Commentary – New consensus statement on lipoprotein(a)

More than a decade after first highlighting lipoprotein(a) [Lp(a)] (1), the European Atherosclerosis Society (EAS) has published an updated consensus statement (2). This 2022 statement brings together extensive evidence for elevated Lp(a) concentration as a causal risk factor for atherosclerotic cardiovascular disease (ASCVD) (3), irrespective of gender and ethnicity, as well as for aortic valve stenosis (4-6), and provides practical guidance on testing and treating high Lp(a) levels.

Two key novelties stand out from this new statement. First, the statement challenges the concept of a risk threshold for Lp(a) levels, as advocated previously (1). According to latest research from the UK Biobank (7), cardiovascular risk increases continuously as Lp(a) concentration increases, both in men and women and across different ethnic groups.

A second important take home message is that Lp(a) interacts with other risk factors to increase global cardiovascular risk. The impact of high Lp(a) is therefore greater among individuals with higher than lower absolute risk. This concept is consistent with other reports indicating that cardiovascular risk is substantially higher among individuals with high Lp(a) and an unhealthy ‘Cardiovascular Health Score’ versus those with a healthy score (8, 9).

Why is this important? In the absence of licensed treatments that specifically lower Lp(a), clinicians need direction on how to manage the excess risk associated with elevated Lp(a) concentration. Previously, guidelines recommended intensive risk factor modification but did not provide specific information on how best to personalise this for the individual (10). This EAS consensus statement provides guidance on the optimal approach to manage the risk associated with elevated Lp(a) by targeting other major risk factors, taking into account both baseline global risk and the Lp(a) level. For example, the statement provides a table showing how lowering low-density lipoprotein cholesterol by 0.5 mmol/L can help to mitigate the increase in global risk associated with an Lp(a) level of 120 nmol/L. A similar approach can be used for intensive blood pressure modification. As recommended by guidelines(10), the earlier the intervention is started, the greater the impact on lifetime cardiovascular risk.

The consensus panel recognises that there are still challenges regarding Lp(a) measurement. It is evident that the ideal clinical assay, which uses an antibody for a unique non-repetitive epitope in apolipoprotein(a), is not yet available in routine practice. In response to uncertainty regarding units, the panel does not recommend using a standard factor to convert between mg/dL and nmol/L, but does suggest a ‘best guess’ of 2–2.5 for conversion (mg/dL to nmol/L). Working groups are in progress on assay standardisation, essential to moving the Lp(a) field forward.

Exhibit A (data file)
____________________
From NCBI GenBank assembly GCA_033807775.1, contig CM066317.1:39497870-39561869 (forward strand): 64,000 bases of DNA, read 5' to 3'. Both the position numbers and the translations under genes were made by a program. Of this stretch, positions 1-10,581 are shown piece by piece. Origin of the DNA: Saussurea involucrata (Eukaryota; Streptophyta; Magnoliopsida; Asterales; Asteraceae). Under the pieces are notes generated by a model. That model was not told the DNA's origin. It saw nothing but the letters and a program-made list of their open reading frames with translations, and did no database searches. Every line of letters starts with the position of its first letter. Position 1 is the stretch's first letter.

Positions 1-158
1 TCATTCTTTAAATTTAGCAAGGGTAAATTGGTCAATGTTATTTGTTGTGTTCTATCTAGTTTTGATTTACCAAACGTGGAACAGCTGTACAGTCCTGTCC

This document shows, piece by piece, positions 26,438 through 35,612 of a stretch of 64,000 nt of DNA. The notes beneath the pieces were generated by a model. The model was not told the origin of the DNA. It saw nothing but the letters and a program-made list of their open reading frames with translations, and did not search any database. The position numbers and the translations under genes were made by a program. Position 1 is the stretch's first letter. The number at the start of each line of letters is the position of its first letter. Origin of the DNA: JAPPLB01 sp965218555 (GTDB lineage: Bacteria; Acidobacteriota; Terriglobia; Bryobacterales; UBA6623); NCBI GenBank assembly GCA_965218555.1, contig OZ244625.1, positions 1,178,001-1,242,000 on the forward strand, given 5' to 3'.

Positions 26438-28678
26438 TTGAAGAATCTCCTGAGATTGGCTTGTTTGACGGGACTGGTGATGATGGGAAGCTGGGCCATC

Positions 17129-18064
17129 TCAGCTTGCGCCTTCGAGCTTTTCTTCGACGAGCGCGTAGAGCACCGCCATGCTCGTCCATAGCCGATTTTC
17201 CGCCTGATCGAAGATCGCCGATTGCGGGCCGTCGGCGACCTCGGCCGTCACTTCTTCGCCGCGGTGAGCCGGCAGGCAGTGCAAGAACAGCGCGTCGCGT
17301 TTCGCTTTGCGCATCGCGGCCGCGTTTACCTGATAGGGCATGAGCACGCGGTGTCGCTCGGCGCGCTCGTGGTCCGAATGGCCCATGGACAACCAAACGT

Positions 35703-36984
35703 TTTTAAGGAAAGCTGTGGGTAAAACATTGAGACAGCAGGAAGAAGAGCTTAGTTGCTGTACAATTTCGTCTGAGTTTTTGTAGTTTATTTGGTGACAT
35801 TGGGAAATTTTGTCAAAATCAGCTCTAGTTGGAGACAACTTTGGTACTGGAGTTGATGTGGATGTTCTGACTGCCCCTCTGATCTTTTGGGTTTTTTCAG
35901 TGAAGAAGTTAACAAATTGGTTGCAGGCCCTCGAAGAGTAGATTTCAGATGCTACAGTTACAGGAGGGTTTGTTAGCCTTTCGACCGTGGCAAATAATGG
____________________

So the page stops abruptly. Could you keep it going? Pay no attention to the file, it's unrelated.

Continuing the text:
The extensive evidence-base for the causality of Lp(a) in ASCVD outcomes, largely driven by the use of Mendelian randomization design, catalysed the clinical development of several novel RNA therapeutics that target apolipoprotein(a) within Lp(a). These include antisense oligonucleotides (pelacarsen) and small interfering RNA (siRNA) treatments (olpasiran, SLN360), which have been shown to be highly efficacious in lowering elevated Lp(a) levels (11-14). Testing the ‘Lp(a) hypothesis – whether specifically targeting high Lp(a) levels reduces cardiovascular events – is in progress, with the ongoing Lp(a)HORIZONS trial (NCT04023552).

Beyond ASCVD, the 2022 consensus statement confirmed that elevated Lp(a) is likely causal in aortic valve stenosis, an increasingly prevalent condition which so far lacks medical therapies to treat symptoms or slow disease progression. The design of clinical trials targeting Lp(a) to lower aortic valve stenosis progression is, however, problematic. The key challenges are defining the most appropriate patient population to study, and the best endpoint. Most recently, the population-based Rotterdam study reported that Lp(a) was associated with baseline and new-onset aortic valve calcium, but not progression of aortic valve calcium(15); however, these results are far from definitive and require corroboration in other studies. Imaging trials using novel techniques are critical to clarifying the molecular pathogenesis of aortic valve stenosis and could provide insights to aid trial design.

This consensus statement is important given that elevated Lp(a) is common, affecting about 20% of the general White population, with a higher frequency in the Black population (16). Prevalence is even higher in individuals with coronary artery disease (7). Practical guidance on testing Lp(a) and personalising risk factor intervention to mitigate the risk associated with elevated Lp(a) address key clinical concerns. The panel recognises, however, that gaps remain in understanding the genetic regulation of Lp(a) and its pathogenicity, and possible mechanisms that may underlie the link between (very) low Lp(a) concentration and the development of diabetes. The last decade has seen enormous progress; future research will undoubtedly unravel these persistent unanswered questions about Lp(a), spurred by this new consensus statement.


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